Background Prognostic factors in malignant melanoma are based on clinical data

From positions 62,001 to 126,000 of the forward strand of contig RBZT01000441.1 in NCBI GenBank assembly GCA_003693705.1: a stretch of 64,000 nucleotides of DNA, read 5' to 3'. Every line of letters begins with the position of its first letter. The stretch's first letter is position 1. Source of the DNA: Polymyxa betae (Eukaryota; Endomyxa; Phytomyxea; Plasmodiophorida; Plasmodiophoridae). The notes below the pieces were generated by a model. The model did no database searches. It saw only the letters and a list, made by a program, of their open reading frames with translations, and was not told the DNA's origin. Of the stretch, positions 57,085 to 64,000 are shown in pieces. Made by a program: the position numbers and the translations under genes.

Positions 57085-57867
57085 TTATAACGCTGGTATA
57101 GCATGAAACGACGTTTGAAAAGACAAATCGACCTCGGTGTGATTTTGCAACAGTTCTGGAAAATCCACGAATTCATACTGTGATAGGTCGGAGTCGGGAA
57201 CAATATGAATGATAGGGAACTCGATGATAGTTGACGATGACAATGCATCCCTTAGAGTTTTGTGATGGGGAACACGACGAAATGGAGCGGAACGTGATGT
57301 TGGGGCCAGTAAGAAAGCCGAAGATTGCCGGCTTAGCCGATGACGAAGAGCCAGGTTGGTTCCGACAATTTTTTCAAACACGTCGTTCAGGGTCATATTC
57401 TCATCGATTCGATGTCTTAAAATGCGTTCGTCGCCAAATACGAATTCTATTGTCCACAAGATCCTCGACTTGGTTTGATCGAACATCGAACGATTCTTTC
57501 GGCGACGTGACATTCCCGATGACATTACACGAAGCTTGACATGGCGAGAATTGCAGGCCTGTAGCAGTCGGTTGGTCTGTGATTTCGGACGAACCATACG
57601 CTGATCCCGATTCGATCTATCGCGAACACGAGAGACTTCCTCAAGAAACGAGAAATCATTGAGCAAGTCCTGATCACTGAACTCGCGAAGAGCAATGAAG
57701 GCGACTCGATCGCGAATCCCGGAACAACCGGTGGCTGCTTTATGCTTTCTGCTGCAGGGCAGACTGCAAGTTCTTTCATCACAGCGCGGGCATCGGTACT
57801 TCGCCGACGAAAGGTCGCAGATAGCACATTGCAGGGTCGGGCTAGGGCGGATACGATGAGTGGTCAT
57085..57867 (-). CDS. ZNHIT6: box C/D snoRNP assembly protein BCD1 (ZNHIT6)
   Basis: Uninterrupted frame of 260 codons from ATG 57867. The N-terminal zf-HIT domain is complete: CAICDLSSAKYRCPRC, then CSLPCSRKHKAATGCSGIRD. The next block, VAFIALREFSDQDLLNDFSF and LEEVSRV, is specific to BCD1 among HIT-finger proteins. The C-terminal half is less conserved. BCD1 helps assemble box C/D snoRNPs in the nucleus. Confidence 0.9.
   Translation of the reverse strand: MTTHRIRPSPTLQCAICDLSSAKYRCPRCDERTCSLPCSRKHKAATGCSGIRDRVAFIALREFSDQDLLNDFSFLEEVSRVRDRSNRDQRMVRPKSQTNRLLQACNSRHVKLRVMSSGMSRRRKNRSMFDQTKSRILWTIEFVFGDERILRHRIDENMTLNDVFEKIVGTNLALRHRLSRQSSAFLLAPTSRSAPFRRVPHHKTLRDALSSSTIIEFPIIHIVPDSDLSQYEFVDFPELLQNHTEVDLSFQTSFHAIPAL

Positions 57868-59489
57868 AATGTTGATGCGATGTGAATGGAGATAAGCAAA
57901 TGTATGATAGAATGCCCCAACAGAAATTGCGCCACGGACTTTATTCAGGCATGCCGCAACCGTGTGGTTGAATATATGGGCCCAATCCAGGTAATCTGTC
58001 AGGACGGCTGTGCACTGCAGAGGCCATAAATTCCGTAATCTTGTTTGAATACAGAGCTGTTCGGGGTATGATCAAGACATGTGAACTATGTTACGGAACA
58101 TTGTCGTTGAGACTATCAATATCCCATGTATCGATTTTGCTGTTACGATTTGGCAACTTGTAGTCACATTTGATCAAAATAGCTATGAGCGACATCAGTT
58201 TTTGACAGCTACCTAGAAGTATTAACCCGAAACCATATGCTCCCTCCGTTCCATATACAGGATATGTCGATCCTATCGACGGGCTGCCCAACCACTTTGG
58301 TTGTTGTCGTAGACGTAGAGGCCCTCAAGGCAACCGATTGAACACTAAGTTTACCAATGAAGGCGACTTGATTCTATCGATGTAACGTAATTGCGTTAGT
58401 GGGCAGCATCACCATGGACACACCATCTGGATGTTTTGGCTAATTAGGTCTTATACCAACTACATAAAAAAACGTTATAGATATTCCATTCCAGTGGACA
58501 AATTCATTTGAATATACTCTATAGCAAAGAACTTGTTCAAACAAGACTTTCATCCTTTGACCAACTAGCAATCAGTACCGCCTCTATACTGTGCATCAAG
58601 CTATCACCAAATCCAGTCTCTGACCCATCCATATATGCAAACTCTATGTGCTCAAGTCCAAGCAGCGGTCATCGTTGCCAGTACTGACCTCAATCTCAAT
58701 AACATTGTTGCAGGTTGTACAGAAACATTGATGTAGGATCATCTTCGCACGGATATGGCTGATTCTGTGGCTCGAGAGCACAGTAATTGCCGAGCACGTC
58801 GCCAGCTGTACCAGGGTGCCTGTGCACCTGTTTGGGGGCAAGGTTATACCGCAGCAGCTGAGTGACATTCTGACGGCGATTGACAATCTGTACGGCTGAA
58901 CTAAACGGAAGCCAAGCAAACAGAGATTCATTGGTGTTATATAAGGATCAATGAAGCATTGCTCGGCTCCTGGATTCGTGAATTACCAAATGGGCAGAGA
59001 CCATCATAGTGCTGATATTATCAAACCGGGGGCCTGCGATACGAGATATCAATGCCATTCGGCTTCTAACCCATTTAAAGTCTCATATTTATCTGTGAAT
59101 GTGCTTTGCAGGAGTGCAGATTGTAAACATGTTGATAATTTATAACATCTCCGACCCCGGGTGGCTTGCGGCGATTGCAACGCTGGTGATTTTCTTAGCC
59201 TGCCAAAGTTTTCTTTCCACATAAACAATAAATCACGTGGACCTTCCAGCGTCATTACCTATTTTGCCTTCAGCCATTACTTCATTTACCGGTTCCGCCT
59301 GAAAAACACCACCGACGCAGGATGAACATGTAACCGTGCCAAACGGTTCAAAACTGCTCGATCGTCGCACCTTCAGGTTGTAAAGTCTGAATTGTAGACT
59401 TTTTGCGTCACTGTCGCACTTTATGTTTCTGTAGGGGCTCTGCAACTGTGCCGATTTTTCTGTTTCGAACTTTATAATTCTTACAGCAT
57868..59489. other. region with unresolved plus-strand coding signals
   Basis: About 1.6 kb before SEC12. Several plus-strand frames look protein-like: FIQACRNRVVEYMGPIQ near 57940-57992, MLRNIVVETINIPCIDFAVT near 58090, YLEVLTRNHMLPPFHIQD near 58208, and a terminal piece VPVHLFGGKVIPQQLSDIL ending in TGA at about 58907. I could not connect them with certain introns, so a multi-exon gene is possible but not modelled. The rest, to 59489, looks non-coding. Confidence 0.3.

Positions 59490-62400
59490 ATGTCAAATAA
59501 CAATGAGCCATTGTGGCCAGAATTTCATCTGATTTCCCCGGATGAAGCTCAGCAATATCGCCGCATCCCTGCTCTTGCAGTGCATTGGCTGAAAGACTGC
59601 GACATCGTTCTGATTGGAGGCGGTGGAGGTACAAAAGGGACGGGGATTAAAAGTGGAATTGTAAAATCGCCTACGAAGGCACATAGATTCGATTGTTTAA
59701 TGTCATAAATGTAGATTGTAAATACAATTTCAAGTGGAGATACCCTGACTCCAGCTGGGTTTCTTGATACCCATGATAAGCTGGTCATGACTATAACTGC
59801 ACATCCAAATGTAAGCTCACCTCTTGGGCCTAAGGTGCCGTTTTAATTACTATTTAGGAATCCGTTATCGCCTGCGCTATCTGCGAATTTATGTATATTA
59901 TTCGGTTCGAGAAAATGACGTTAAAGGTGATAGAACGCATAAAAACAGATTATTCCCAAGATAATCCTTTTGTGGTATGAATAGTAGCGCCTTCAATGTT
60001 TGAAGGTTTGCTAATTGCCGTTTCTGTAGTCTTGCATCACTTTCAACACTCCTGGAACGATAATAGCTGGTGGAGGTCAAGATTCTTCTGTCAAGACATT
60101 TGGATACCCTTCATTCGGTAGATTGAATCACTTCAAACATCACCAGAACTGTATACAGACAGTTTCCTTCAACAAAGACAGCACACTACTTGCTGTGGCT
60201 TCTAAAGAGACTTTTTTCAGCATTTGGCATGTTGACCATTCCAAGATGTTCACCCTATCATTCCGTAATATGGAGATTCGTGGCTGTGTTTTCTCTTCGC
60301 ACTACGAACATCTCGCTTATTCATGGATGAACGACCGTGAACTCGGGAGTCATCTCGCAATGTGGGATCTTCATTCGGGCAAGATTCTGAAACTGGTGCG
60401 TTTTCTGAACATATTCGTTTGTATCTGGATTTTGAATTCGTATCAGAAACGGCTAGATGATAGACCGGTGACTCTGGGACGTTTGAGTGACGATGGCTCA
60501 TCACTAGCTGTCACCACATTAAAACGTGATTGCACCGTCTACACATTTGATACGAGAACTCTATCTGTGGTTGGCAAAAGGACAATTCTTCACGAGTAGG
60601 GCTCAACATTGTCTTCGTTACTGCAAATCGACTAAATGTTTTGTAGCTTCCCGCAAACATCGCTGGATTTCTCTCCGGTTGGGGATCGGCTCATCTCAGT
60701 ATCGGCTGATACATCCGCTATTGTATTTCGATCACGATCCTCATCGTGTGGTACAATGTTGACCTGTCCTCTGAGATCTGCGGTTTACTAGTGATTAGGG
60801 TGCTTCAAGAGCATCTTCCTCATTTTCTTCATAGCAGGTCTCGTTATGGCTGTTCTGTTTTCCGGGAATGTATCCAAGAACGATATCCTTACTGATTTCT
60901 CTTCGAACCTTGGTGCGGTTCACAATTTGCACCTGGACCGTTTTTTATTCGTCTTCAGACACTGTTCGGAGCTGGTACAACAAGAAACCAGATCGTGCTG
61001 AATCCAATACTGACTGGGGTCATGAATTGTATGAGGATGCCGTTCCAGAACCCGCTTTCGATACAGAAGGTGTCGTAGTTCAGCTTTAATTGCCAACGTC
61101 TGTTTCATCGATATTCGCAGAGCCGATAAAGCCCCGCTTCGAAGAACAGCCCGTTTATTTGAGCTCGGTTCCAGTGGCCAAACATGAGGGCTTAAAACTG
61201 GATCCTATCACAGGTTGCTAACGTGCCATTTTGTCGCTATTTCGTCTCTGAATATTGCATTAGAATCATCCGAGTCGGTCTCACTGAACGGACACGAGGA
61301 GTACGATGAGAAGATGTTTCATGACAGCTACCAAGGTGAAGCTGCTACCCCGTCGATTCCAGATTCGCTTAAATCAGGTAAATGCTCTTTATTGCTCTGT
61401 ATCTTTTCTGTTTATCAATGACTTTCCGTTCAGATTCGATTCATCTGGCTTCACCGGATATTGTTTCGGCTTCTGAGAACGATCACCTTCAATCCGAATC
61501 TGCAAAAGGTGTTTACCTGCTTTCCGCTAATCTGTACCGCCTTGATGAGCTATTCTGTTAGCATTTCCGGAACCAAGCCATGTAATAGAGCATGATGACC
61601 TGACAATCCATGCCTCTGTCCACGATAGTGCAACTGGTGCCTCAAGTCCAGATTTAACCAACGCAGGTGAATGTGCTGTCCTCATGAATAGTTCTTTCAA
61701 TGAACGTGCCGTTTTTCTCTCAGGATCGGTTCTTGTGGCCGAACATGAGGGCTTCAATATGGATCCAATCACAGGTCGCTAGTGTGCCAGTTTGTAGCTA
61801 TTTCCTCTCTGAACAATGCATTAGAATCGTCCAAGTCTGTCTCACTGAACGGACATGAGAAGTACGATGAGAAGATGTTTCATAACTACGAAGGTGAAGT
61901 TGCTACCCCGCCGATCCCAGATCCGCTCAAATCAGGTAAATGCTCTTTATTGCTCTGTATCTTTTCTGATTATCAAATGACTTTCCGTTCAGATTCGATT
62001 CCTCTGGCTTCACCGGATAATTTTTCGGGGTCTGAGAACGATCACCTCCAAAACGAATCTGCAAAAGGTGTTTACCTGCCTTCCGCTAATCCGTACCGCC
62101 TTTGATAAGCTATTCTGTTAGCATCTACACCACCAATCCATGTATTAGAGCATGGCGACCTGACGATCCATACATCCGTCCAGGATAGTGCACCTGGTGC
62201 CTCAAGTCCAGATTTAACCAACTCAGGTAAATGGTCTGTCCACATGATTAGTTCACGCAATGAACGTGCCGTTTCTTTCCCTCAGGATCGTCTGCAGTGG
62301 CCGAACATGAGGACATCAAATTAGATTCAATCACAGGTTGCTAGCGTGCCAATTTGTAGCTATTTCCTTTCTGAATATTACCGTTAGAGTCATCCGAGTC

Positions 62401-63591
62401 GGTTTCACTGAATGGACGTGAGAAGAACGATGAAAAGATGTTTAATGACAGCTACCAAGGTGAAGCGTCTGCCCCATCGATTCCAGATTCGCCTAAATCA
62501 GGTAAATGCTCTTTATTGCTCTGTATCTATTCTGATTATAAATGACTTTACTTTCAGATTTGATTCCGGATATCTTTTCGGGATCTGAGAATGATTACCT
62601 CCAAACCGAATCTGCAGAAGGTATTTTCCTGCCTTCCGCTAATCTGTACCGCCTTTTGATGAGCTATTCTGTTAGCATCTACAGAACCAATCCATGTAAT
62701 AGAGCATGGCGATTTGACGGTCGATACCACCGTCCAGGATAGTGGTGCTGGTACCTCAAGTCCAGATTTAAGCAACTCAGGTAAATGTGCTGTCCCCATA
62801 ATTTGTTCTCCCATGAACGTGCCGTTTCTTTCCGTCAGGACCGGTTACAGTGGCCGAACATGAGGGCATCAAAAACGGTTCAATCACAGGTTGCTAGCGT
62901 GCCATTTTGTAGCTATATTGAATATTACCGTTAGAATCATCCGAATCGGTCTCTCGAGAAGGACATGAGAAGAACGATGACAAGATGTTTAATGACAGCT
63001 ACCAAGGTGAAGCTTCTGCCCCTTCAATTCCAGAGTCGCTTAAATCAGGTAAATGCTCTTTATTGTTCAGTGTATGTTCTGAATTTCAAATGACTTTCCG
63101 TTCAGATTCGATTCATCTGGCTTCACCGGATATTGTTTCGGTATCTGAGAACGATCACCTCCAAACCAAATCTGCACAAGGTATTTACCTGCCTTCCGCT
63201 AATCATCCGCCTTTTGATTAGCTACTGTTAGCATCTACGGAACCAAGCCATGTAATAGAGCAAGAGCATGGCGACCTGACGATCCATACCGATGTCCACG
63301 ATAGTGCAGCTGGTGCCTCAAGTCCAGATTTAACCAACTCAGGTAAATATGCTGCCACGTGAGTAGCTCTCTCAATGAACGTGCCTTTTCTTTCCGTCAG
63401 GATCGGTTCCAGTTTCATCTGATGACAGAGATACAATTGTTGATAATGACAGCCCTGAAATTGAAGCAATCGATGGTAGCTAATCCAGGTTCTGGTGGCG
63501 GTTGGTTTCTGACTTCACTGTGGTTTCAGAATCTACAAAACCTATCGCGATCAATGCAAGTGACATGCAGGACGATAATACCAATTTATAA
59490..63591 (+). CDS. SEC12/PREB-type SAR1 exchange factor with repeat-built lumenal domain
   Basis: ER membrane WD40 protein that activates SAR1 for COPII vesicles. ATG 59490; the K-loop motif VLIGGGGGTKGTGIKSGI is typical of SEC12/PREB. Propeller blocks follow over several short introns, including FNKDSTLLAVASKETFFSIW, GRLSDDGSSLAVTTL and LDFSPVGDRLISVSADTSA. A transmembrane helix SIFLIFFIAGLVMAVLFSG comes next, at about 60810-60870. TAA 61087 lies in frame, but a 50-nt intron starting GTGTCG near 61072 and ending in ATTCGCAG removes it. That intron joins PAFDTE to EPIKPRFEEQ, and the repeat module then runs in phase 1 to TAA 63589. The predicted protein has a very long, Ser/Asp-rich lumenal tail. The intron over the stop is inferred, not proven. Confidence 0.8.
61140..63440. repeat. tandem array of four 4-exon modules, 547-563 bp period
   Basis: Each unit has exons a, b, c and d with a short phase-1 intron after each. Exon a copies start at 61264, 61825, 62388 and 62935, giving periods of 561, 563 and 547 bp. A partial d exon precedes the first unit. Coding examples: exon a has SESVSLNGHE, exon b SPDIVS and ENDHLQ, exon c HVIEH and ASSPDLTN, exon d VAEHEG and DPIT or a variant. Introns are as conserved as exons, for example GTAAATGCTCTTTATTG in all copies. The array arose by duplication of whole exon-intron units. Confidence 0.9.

Background Prognostic factors in malignant melanoma are based on clinical data and morphologic examination. were also determined. Results The median follow-up was 104 months. Tumor thickness, Clark’s level, mitotic rate, nuclear area and fractal dimension were significant risk factors in univariate Cox regressions. In the multivariate Cox regression, stratified for the presence or absence of metastases at diagnosis, only the Clark level and fractal dimension of the nuclear chromatin were included as independent prognostic factors in the final regression model. Conclusion In general, a more aggressive behaviour is usually found in genetically unstable neoplasias with a higher number of genetic or epigenetic changes, which on the other hand, provoke a more complex chromatin rearrangement. The increased nuclear fractal dimension found in the more aggressive melanomas is the mathematical equivalent of a higher complexity of the chromatin architecture. So, there is strong evidence that this fractal dimension of the nuclear chromatin texture is a new and promising variable in prognostic models of malignant melanomas. Background Malignant melanoma is usually a highly aggressive neoplasia of the skin with a constant and rapidly increasing incidence in the last decades [1] Prognostic factors are currently based on clinical data and morphologic examination (including variables such as tumor thickness, mitotic rate, etc.) [1-3], which are reliable and reproducible. Other prognostic markers, however, buy Velcade which are not yet used in daily practice, might add important information and thus improve prognosis, treatment, and survival. Therefore a search for new prognostic factors is usually desirable. For this purpose, traditional or new immunohistochemical markers, gene expression arrays, buy Velcade comparative genomic hybridization and mutational profiling have been applied [1,4-9]. Most of these techniques are sophisticated and expensive, requiring equipped laboratories with a tuned personnel specifically, Complete morphological evaluation from the nuclei in histological or cytological arrangements can give important information on cell physiology and, furthermore, can be of considerable great diagnostic and prognostic importance [10-22]. Physiologic or pathologic changes of the cell accompany changes of the chromatin arrangement [21,22]. In particular, neoplastic growth induces important modifications, not only of the DNA, but also of the composition and distribution of the histone buy Velcade and non-histone nuclear proteins, thus provoking alterations of the distribution of heterochromatin in the nucleus. Nuclear texture features have been studied as prognostic markers in neoplasias [11,21,22]. The resources available in commercial softwares are usually restricted to basic morphometric parameters such as diameter, area and perimeter, which cannot adequately measure texture features of nuclei. An important aspect of texture analysis is the determination of fractality, since this feature characterizes the complexity of a structure not revealed by classical morphometry based on Euclidean geometry. Recent studies have shown the fractal nature of nuclear chromatin and of the surrounding nucleoplasmic space [23-25]. Fractals are self-similar structures, i.e. they exhibit comparable features at different magnifications, in a scale-invariant manner. Previous studies have shown that LAMC1 fractal characteristics of nuclear chromatin are of prognostic importance in neoplasias [21,26-29]. Therefore we have investigated whether the fractal dimension of nuclear chromatin measured in routinely stained histological preparations of melanomas can be of prognostic survival value. Methods Study subjects Patients who had superficial spreading cutaneous melanoma, diagnosed and treated at the Hospital AC Camargo, Center for Cancer Research and Treatment between 1994 and 2000 were examined. The study was approved by the local ethics committee (CONEP – 119149, 13th of December 2006.) Inclusion criteria were: 1. tumor size 1 mm; 2. paraffin blocks available for the construction of the tissue microarray; 3. detailed and complete clinical follow-up for at least 60 months in survivors. and 4. clinical information about the cause of death in non-survivors. All cases had been reviewed based on the process established with the Brazilian Melanoma Group as well as the Brazilian Culture of Pathology with a dermatopathologist (GL). The next histological variables had been evaluated: tumor thickness, Clark’s level and mitotic price (amount of mitoses/mm2). Two primary biopsies had been.